Great article, I just got home from the hospital with tba as a parting gift. I don’t remember the fateful bike ride at alI.I was told this is a good thing.I did find a video that takes place right after the emergency helicopter leaves the scene .Im not allowed to ride my bike yet. Any advice you can offer?

Inspirational! Thanks for sharing.

Hi David, Thanks for sharing this part of your journey. We briefly met on-line years back after my TBI. Your book helped me gain a little perspective at that time and i am grateful for it and your words of support. I have continued to ride and grown a small bicycle lifestyle biz since that awful day back in July 2010. It took a few years ;) but I'm still fighting the good fight and pedaling on...
See you on the shiny side.
Fond Regards, Silvana

Thanks David for putting your thoughts down on paper. I suffered a traumatic brain injury on 24th May 2017, while taking part in a 4 day Mountain Bike Race. This happened on DAY 1! I had a bit of a reputation for saying to the guys, 'Wait for me at the bottom.' As I was a lot slower going down than cycling up the hills. ( Funny that). I had passed others going up but was going 35mph down the hill. It was quite clear I am told, but my front wheel tapped a stone and I went straight over the handle bars. If I didn't have the helmet I had on I could have been a gonner for sure, My handle bars went into my left hip, I had cuts and stitches on both knees and face. Fortunately the surgeon was top notch and I have NO SCARS on my face. My husband was told the first 10 days were critical. ( But my husband had a quite confidence that I was NOT GOING TO DIE. I too had a very encouraging dream that God was with me).

My recovery has been really good on the whole, but I did have a fall shortly after I came out of hospital. It was while a friend was taking me through various movements, which I was used too. But I think he wasn't aware of 'Brain Trauma' I let out a sound stating PAIN but was told it was ok and to keep going. Well my body said no way and collapsed! I stopped breathing apparently and ended up back in hospital overnight. This seemed to put me back a great deal. I had an MRI and it showed I had a frozen shoulder, which did take a while to over come. Fortunately I do have 5 Wattbikes in my Spin Cycle Studio, which I am now able to ride.

Something I am very aware off is how others treat you......I am sure it is not intentional nevertheless it happens. Some just find it too hard to see me and others just don't know what to say. I am still ME just not as able bodied as I was! Through time I am improving and walk daily with my beautiful dog Paddy, a Weimaraner, who is brilliant! He leads me up mega big hills and through many bush paths. We walk for hours and many klms. I know that exercise is so good for you and I know the many benefits. I like you know so many others are not as fortunate as us and when I have a down time I remind myself of that fact. Look at what you have and buck up is what I tell myself. I am so grateful for my husband Simon , he has been my right hand man. I am told with Brain Trauma you can get the giggles... well I certainly do. Sometimes I can't stop laughing, but hey it's better than crying hey! ( My tear ducks seem to have dried up so I can't cry or smell or even taste! Very strange. But it is early days yet so we are hoping.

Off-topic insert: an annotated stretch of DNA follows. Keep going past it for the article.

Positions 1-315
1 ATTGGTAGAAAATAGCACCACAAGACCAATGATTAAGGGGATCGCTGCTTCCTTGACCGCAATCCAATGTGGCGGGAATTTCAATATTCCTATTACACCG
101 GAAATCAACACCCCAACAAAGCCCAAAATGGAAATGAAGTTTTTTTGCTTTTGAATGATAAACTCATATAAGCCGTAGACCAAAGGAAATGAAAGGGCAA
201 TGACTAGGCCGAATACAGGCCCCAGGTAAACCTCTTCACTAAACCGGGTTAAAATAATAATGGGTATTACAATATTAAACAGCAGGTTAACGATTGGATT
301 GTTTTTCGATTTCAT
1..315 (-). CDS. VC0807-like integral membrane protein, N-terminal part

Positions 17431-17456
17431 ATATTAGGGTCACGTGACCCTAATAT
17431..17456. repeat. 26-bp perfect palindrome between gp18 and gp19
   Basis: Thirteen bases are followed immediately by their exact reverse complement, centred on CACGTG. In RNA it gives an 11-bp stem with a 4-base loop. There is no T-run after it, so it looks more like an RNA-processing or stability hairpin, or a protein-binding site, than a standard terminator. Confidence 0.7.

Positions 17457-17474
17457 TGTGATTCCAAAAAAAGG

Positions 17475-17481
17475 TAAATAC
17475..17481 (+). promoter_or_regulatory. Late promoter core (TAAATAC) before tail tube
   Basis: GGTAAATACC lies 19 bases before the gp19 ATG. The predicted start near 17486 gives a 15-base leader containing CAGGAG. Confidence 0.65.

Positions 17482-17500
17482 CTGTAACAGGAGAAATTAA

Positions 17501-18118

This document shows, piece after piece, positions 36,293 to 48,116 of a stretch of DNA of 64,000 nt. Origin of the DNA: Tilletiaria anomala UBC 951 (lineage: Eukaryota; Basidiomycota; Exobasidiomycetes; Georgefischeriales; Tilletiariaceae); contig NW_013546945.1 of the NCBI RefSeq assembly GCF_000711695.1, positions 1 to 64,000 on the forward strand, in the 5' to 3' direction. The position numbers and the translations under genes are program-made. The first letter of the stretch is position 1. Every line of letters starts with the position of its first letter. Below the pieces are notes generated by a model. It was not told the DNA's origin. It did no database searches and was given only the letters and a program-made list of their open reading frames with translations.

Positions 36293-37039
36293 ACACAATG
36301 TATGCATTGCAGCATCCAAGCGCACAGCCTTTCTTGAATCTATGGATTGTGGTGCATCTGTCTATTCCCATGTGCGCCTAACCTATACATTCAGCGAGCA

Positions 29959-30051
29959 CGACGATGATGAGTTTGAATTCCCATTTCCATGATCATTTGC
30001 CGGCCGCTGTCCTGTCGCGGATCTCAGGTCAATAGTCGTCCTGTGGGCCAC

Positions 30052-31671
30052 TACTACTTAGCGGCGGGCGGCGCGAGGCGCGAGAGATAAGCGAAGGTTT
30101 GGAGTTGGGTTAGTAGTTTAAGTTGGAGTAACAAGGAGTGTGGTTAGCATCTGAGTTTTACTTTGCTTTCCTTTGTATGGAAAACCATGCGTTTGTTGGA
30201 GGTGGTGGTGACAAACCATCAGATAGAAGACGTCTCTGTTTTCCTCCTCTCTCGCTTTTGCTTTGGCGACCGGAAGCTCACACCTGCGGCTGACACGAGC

Well I will close now but I really appreciated your contents David, well done for your 100 Klm Rides. Keep up the good work .

(sorry, I wrote the previous commeny last December, I was still going through REHABILITATION, (still am), and I realised I wrotr 2017 when it was actually 2018, May. This bump on my head does this to me, ha, ha.

Hello Joy! I really appreciated reading your comments. I just wanted to ask, did your ability to, “cry” ever return? I am about a year out from my accident on my bike and I can’t cry as well. (TBI) The emotions are there, but no tears.

I couldn’t actually cry tears but it was only after giving birth that seemed ability to resume

About eight years ago I contracted West Nile virus, which quickly led to encephalitis. The ataxia was astounding, for the most part I couldn't do anything at all. I was bed-ridden for a year, couldn't drive a car for a year and a half, and walking could only be done with a cane or a walker. I'm better now, I can walk reasonably well, recently was able to go down an escalator, (didn't dare for years) and functioning day to day is still improving.

Before my disease/brain injury, I rode a bike every day to work and between 8-12 miles on off days. This was mostly street riding with trails on a mountain bike. I haven't got on the bike for eight years, and I've missed riding ever since I could no longer do it. So today, I got back on (sort of) and found that my balance is still non-existent and was so bad and scary that I didn't dare try to pedal. Even getting on and off is difficult without falling down.